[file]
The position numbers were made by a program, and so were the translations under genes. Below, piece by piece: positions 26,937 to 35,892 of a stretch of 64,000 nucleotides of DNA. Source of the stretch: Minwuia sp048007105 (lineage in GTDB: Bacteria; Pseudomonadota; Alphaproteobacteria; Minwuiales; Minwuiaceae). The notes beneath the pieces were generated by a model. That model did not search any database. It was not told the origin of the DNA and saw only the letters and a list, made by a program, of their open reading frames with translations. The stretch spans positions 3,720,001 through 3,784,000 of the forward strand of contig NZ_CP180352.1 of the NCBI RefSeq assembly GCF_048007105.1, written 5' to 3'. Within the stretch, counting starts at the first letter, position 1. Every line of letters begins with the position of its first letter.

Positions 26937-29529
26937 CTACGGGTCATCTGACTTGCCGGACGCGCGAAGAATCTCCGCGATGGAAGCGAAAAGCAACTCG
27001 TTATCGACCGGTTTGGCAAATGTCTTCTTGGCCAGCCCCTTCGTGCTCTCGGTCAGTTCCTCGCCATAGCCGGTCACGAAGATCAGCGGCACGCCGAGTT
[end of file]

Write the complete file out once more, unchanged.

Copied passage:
The position numbers were made by a program, and so were the translations under genes. Below, piece by piece: positions 26,937 to 35,892 of a stretch of 64,000 nucleotides of DNA. Source of the stretch: Minwuia sp048007105 (lineage in GTDB: Bacteria; Pseudomonadota; Alphaproteobacteria; Minwuiales; Minwuiaceae). The notes beneath the pieces were generated by a model. That model did not search any database. It was not told the origin of the DNA and saw only the letters and a list, made by a program, of their open reading frames with translations. The stretch spans positions 3,720,001 through 3,784,000 of the forward strand of contig NZ_CP180352.1 of the NCBI RefSeq assembly GCF_048007105.1, written 5' to 3'. Within the stretch, counting starts at the first letter, position 1. Every line of letters begins with the position of its first letter.

Positions 26937-29529
26937 CTACGGGTCATCTGACTTGCCGGACGCGCGAAGAATCTCCGCGATGGAAGCGAAAAGCAACTCG
27001 TTATCGACCGGTTTGGCAAATGTCTTCTTGGCCAGCCCCTTCGTGCTCTCGGTCAGTTCCTCGCCATAGCCGGTCACGAAGATCAGCGGCACGCCGAGTT